Employees may have to wait weeks to get details on the new owner's wage and benefits package.
By CYNTHIA VINARSKY
VINDICATOR BUSINESS WRITER
YOUNGSTOWN -- Workers at North Star Steel's pipe mill are a little worried about how they'll be affected as a new owner takes over the plant, but a longtime manager said he's confident the Texas buyer will take good care of them.
Lone Star Technologies, a Dallas steel pipe and tube producer, plans to pay $430 million for North Star's Tubular Division, which includes the plant on Martin Luther King Boulevard here and a pipe processing mill in Houston.
"They're apprehensive. There are a lot of unknowns," said Jim Cowan, general manager of North Star's pipe mills here and Houston. "But I think Lone Star knows it has a world class work force here, and it knows it's going to have to continue paying good wages if it wants to keep them."
He said the average employee at the nonunion shop now earns about $60,000 a year, including profit sharing, overtime wages and performance bonuses.
"Because we're not a union shop, we re-evaluate our wages every year," Cowan said. "I think our people have had raises every year for seven or eight years in a row, and deservedly so." He noted that North Star hourly workers have rejected representation by the United Steel Workers of America five times since 1989, most recently in April 2000.
Lone Star has one union plant -- workers at its Lone Star Steel mill in Dallas are represented by USWA -- but its two other steel tube plants are not unionized.
Cowan said managers began meeting with employees Thursday evening, minutes after the acquisition became public, and meetings continued with each shift Friday.
Plans: Lone Star has said it plans no management or work force changes, so Cowan said he expects the plant's 425-employee work force to remain intact. The mill also provides employment for about 150 contract workers.
He said he's leaving North Star's parent company, Minneapolis-based Cargill Inc., to accept a management job with the new plant owner. Cowan is a 22-year Cargill veteran.
"Do I expect a lot of changes? No," he said. "I think there will be very, very little impact because what we do, they don't do. We have a different customer base."
Products: Lone Star, which produces welded steel tubes for the oil and electrical industries, does not have the capacity to produce the seamless tubes that are the Youngstown plant's specialty. Seamless pipes are stronger, Cowan explained, and are needed for deep underwater drilling.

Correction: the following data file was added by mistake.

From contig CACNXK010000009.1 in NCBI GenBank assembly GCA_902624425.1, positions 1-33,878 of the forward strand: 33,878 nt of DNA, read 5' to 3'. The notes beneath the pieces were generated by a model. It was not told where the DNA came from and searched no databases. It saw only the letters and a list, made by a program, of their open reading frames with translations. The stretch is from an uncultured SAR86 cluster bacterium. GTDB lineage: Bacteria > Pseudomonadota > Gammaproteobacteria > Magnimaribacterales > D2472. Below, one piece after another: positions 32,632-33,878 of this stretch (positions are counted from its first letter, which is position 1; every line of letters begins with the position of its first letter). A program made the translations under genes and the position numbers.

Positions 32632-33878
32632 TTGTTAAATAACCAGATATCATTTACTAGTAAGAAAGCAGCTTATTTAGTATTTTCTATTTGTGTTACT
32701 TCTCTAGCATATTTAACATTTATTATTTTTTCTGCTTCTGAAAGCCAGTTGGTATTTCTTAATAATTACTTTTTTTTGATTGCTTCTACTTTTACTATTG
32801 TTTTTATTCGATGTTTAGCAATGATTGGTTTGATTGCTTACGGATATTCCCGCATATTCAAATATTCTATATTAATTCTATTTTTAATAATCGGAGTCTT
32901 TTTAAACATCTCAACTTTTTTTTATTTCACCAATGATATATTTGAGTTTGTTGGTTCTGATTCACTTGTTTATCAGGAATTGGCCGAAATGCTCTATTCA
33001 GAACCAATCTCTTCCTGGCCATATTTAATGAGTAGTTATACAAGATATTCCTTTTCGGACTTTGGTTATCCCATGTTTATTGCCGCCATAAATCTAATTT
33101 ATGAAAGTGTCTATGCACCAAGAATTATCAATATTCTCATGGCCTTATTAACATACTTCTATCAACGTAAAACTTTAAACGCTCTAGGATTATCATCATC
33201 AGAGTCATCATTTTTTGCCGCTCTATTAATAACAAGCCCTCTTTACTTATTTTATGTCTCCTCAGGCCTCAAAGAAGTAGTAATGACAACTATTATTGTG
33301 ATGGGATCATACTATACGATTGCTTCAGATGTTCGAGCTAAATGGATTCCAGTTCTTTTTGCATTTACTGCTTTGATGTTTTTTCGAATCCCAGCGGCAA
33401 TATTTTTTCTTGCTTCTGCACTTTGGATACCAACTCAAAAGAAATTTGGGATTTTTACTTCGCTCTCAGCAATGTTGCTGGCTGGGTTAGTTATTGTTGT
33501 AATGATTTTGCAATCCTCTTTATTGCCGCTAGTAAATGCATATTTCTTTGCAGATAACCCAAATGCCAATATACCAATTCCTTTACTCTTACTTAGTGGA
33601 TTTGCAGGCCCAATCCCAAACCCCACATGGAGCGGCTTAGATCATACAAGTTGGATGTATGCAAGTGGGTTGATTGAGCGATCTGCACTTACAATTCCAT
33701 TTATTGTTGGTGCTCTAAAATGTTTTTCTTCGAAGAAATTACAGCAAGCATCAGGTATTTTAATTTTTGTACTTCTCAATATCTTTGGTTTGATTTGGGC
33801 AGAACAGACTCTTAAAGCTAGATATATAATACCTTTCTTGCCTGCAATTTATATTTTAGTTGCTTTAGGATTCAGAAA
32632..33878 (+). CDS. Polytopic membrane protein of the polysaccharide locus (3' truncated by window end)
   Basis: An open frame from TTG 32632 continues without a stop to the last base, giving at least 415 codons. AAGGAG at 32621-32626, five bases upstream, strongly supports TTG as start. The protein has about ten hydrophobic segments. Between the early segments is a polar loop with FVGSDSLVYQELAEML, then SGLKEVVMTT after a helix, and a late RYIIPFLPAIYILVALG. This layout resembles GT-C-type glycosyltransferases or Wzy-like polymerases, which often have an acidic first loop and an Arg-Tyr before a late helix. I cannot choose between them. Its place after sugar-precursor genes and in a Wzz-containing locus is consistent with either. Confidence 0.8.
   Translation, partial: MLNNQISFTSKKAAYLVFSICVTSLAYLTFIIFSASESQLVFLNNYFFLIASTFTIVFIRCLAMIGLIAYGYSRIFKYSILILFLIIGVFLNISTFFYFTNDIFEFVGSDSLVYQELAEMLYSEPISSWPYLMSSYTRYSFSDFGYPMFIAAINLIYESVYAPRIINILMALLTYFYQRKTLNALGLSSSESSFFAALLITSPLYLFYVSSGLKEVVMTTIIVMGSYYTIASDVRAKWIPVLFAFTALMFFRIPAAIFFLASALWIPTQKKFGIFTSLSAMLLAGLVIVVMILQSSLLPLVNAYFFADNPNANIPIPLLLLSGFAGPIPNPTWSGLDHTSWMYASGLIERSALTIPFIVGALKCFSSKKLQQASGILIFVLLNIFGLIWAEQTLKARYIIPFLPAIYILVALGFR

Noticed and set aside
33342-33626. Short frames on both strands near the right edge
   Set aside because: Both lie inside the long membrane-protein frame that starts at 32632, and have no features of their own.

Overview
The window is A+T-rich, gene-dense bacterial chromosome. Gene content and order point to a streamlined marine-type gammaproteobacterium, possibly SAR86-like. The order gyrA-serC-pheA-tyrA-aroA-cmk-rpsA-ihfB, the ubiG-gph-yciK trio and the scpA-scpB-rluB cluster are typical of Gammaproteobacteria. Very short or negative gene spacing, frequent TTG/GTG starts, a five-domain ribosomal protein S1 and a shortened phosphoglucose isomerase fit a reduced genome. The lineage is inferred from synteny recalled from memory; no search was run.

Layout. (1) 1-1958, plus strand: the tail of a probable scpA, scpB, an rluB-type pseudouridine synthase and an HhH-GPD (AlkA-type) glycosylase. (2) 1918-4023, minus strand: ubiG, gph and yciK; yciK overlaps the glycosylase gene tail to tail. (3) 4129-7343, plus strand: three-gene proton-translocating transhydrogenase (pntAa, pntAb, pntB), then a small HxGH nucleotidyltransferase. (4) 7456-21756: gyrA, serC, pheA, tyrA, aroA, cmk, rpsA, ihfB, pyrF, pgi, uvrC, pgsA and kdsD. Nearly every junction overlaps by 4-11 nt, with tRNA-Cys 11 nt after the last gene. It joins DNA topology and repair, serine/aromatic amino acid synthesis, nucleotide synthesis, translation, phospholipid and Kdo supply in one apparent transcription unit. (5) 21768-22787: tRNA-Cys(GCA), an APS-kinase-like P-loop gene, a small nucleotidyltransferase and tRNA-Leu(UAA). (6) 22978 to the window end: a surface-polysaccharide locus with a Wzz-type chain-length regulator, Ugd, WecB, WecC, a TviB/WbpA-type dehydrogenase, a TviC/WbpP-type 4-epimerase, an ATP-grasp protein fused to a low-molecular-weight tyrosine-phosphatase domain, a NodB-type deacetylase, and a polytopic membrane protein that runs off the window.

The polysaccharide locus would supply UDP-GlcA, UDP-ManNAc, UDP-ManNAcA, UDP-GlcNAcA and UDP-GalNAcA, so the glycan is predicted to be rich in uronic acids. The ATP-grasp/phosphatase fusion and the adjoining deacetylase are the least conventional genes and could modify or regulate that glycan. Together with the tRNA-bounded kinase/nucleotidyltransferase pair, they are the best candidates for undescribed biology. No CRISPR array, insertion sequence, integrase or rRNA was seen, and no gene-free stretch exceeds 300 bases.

Lone Star also needs North Star's marketing department, he said, which is based at the Houston plant. The company has said that it wants to buy the two North Star mills to expand its product range.
Cowan said managers probably won't learn for several weeks how Lone Star's salary and benefits packages will compare to what North Star employees now receive, and those changes won't take effect until the acquisition becomes final, probably in the fourth quarter.
The Youngstown tube mill had been idle for more than a year and a half when Cargill bought it from Hunt Energy Co. in 1985 for $22.5 million.
Since then Cargill has invested more than $200 million on the plant, Cowan said, including a $30 million expansion and modernization project completed last year.
Cargill is not selling six other steel mills in Michigan, Kentucky, Minnesota, Arizona and Iowa which are also a part of its North Star Division.
Those plants produce flat-rolled steel, steel rods and steel bars, and have been struggling like most other steel producers because of the slowing economy and competition from cheap steel imports.
Doing well: Cowan said North Star's Tubular Division and Lone Star are both doing well because they serve the booming gas and oil well industry.
Lone Star Technologies reported a third straight record-quarter in July, with profits of $16.3 million, up 22 percent from the previous quarter. The publicly held company's stock is traded on the New York Stock Exchange under the LSS symbol.
North Star's Tubular Division had profits of $45.3 million on sales of $328.6 million for the fiscal year ended May 31. Cargill is privately held and generally doesn't release details about division finances, but it released the tubular division figures in conjunction with announcing the sale.
Cowan said Lone Star is a little larger than Maverick Tube Co., a St. Louis company that was also bidding for the tubular division.
Lone Star has been looking for acquisitions and bought two other plants last year, Fintube Technologies in Tulsa, Okla., and Bellville Tube in Bellville, Texas. Cowan said the North Star acquisition will likely make Lone Star one of the 1,000 largest companies in the country.